The 20 Worst Foods in America
Eat at your own risk
By: Matt Goulding, Men's Health magazine
Sure, a turkey burger sounds healthy. But is it, really? Not if you order the Bella from Ruby Tuesday, which packs a whopping 1,145 calories. (And yes, that's before a side of fries.)
To further enlighten you on the prevalence of preposterous portions, we spent months analyzing menus, nutrition labels, and ingredient lists to identify the food industry's worst offenders. Our primary criterion? Sheer caloric impact. After all, it's the top cause of weight gain and the health problems that accompany it. (As you read, keep in mind that 2,500 calories a day is a reasonable intake for the average guy.) We also factored in other key nutritional data, such as excessive carbohydrates and fat, added sugars, trans fats, and sodium. The result is our first annual list of the worst foods in America.
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The Evolutionary Fitness Diet
An evolutionary diet is not a ”diet”. In the conventional meaning, being on a ”diet” implies that you are restricting calories (as in a prescription) and eating in a habitual manner. Evolutionary eating is not a diet, but a natural way of eating. Properly considered, the purpose of a diet is to provide nutrition and maintain health, not to lose weight.
In the Evolutionary Fitness Diet you consume abundant simple, fresh plant foods rich in minerals, flavonoids, phenols, and phytochemicals, substances that coevolved over millenia with humans and that no manufactured drugs or substances could reproduce with present technology. The low carbohydrate and near zero raw glucose content of the diet, combined with the natural antioxidants provide protection from glucose-mediated oxidative damage to body proteins; the advanced glycation end products that accelerate aging and the stiffness caused by cross-linked proteins in connective tissues.
You do not eat in a habitual and highly regulated way; indeed, variation in foods and caloric intake is an essential element of natural eating. Your food is high in protein (by modern standards, but moderate in terms of the protein intakes of hunter-gatherers), moderate in fat (but balanced in Omega 3 and 6 composition), and low in carbohydrate. It contains no grains, milk, beans or processed foods. There is no caloric restriction because you eat only nutritionally dense, low calorie food and your appetite is reset to become a healthy guide to your nutritional needs.
Excerpt From: Evolutionary Fitness by Arthur De Vany, Ph.D. Copyright 2005 Read Full Article
Visit www.arthurdevany.com for more information about Evolutionary Fitness.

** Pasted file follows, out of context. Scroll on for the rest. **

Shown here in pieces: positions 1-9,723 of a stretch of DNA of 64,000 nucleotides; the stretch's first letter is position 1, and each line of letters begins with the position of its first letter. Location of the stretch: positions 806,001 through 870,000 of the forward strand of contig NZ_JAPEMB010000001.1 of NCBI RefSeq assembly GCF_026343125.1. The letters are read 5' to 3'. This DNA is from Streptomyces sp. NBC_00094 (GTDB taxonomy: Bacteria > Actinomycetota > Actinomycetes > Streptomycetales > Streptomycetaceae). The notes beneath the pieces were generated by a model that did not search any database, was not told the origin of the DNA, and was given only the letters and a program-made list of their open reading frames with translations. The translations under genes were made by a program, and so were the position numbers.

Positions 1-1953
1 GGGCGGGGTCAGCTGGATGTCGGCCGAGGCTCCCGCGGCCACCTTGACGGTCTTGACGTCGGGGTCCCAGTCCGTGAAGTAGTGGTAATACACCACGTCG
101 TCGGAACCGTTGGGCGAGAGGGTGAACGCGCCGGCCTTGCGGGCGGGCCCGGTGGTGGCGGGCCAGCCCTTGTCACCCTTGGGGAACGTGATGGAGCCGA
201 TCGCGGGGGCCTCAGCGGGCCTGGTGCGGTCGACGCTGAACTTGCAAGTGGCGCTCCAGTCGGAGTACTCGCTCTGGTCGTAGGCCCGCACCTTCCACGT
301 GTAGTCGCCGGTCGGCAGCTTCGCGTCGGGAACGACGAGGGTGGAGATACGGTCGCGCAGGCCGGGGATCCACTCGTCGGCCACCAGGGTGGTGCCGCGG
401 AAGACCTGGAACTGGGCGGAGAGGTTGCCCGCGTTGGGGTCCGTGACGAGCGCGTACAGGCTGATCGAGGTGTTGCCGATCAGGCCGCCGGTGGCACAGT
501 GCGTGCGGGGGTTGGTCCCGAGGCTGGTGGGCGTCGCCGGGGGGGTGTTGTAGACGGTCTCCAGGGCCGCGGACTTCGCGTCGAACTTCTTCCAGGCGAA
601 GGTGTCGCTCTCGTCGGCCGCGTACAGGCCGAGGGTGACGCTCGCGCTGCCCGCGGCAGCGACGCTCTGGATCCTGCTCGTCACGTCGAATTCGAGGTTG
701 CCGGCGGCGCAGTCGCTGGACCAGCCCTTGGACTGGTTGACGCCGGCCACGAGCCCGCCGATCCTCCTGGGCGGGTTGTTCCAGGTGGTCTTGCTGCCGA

The High Metabolism Diet
The High Metabolism Diet
You probably don't need scientists to tell you that your metabolism slows with age. But they're studying it anyway—and coming up with exciting new research to help rev it up again. The average woman gains 1 1/2 pounds a year during her adult life—enough to pack on 40-plus pounds by her 50s, if she doesn't combat the roller coaster of hormones, muscle loss, and stress that conspires to slow her fat-burning engine. But midlife weight gain isn't inevitable: We've found an exercise and diet plan that will tackle these changes.
Prevention's customizable metabolism-boosting workout will help you shed up to 8 pounds in just 4 weeks. Most important, you'll build firm, lean muscle tissue—the key to a robust metabolism.
But that's just the beginning. To really make your metabolism soar, couple the workout with our High-Metabolism Diet, developed by Dan Benardot, PhD, RD, an associate professor of nutrition and kinesiology at Georgia State University, and Tammy Lakatos, RD, coauthor of Fire Up Your Metabolism. Start today and you'll sleep better, have more energy, feel firmer, and notice your clothes are looser in as little as 2 weeks. Here's how:
You need to cut calories to lose weight. But going too low delivers a double whammy to your metabolism. When you eat less than you need for basic biological function (about 1,200 calories for most women), your body throws the brakes on your metabolism. It also begins to break down precious, calorie-burning muscle tissue for energy, says Dan Benardot. "Eat just enough so you're not hungry—a 150-calorie snack midmorning and midafternoon between three meals (about 430 calories each) will keep your metabolism humming."
Rev Up in the Morning
Eating breakfast jump-starts metabolism and keeps energy high all day. It's no accident that women who skip this meal are 4 1/2 times as likely to be obese. If nothing else, grab a yogurt. Or try oatmeal made with fat-free milk and topped with nuts for an essential protein boost.